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A twin registry database study was presented at the Endocrine Society's annual meeting (ENDO 2019) in New Orleans, showed that that having autoimmune disease significantly increases the risk of other autoimmune disorders and that autoimmune clustering was highest in Addison's disease and vitiligo.
Skov and his co-workers also looked at the likelihood of both twins in a pair having different autoimmune diseases -- which they named "pseudoconcordance" -- and compared these rates to measure autoimmune clustering.
Investigators from the Karolinska Institute set out to study heritability and overlap between seven autoimmune diseases known to cluster. Using twin studies they identified autoimmune diseases that tend to cluster, knowing that concordance rates would be higher in monozygotic than in dizygotic twins.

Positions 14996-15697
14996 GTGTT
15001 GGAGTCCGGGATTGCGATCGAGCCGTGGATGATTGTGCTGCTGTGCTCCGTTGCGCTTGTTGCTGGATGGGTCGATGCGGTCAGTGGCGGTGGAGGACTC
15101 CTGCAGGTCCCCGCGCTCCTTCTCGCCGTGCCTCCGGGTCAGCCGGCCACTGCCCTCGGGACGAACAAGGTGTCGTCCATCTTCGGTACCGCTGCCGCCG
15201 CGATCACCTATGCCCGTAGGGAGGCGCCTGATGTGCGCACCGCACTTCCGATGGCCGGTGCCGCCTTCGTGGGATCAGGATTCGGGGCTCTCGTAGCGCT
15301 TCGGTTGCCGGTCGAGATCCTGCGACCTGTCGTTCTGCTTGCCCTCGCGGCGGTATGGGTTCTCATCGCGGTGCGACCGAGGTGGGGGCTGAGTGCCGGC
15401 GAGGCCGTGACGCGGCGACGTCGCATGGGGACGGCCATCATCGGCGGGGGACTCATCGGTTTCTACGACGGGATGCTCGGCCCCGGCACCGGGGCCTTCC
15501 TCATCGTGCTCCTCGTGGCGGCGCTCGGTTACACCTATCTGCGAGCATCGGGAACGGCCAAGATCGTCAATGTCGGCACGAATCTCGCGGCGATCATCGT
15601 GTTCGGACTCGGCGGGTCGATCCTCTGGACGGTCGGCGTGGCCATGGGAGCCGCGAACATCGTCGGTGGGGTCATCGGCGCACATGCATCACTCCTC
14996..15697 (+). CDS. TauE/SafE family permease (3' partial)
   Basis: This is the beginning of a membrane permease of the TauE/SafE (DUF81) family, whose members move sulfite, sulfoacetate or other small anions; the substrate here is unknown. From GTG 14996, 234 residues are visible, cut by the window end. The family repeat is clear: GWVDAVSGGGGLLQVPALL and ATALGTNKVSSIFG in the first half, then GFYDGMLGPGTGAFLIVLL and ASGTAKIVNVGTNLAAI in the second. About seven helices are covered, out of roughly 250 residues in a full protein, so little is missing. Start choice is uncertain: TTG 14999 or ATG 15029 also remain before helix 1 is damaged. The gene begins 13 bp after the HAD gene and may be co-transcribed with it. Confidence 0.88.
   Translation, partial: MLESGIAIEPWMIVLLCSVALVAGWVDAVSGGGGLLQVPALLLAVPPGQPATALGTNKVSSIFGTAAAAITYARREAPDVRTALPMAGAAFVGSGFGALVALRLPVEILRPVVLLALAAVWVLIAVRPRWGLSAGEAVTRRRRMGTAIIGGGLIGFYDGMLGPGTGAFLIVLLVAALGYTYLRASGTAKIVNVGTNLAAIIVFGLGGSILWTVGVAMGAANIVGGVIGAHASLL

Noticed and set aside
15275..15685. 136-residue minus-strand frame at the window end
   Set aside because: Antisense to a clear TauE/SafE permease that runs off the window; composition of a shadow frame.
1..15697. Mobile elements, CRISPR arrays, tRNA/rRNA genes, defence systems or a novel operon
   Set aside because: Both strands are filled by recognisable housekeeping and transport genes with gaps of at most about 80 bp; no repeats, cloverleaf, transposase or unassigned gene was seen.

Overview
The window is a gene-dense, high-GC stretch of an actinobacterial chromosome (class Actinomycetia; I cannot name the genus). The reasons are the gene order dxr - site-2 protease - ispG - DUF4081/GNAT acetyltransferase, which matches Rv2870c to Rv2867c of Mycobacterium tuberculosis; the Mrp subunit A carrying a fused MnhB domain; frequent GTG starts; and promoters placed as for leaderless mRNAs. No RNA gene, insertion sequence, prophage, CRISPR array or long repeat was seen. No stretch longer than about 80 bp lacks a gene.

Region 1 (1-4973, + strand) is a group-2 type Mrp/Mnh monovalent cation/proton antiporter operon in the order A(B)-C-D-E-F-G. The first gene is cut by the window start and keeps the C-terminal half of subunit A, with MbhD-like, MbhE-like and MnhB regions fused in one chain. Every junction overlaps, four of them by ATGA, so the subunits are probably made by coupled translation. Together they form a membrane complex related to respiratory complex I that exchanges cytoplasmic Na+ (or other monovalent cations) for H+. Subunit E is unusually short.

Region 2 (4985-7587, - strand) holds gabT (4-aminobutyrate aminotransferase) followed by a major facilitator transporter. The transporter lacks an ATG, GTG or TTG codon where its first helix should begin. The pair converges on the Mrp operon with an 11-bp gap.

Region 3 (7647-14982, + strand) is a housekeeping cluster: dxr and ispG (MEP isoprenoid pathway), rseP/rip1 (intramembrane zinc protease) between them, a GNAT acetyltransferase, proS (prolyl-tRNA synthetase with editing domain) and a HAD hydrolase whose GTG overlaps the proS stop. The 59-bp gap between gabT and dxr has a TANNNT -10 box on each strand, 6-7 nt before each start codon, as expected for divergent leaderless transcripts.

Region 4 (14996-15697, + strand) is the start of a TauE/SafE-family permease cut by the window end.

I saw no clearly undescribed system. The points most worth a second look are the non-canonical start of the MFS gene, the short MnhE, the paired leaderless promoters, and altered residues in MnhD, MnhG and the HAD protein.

Their study of 116,320 twins from the Swedish Twin Registry found that Addison's disease, Celiac disease, and type 1 diabetes, are strongly influenced by genes with heritability greater than 85 percent. For example, the probandwise concordance rates ranged from 0.71 in monozygotic twins (MZ) with Addison’s disease to 0 in dizygotic twins (DZ) with Addison’s disease and vitiligo.
They believe that environmental factors contribute to a lesser risk in Hashimoto's hypothyroidism, vitiligo, Graves' disease and atrophic gastritis
In the context of the seven autoimmune disorders studied, the authors fels that the probandwise concordance rates for individual diseases underestimate the burden of autoimmunity and that the genetic influence on disease occurrence for individual disorders is high.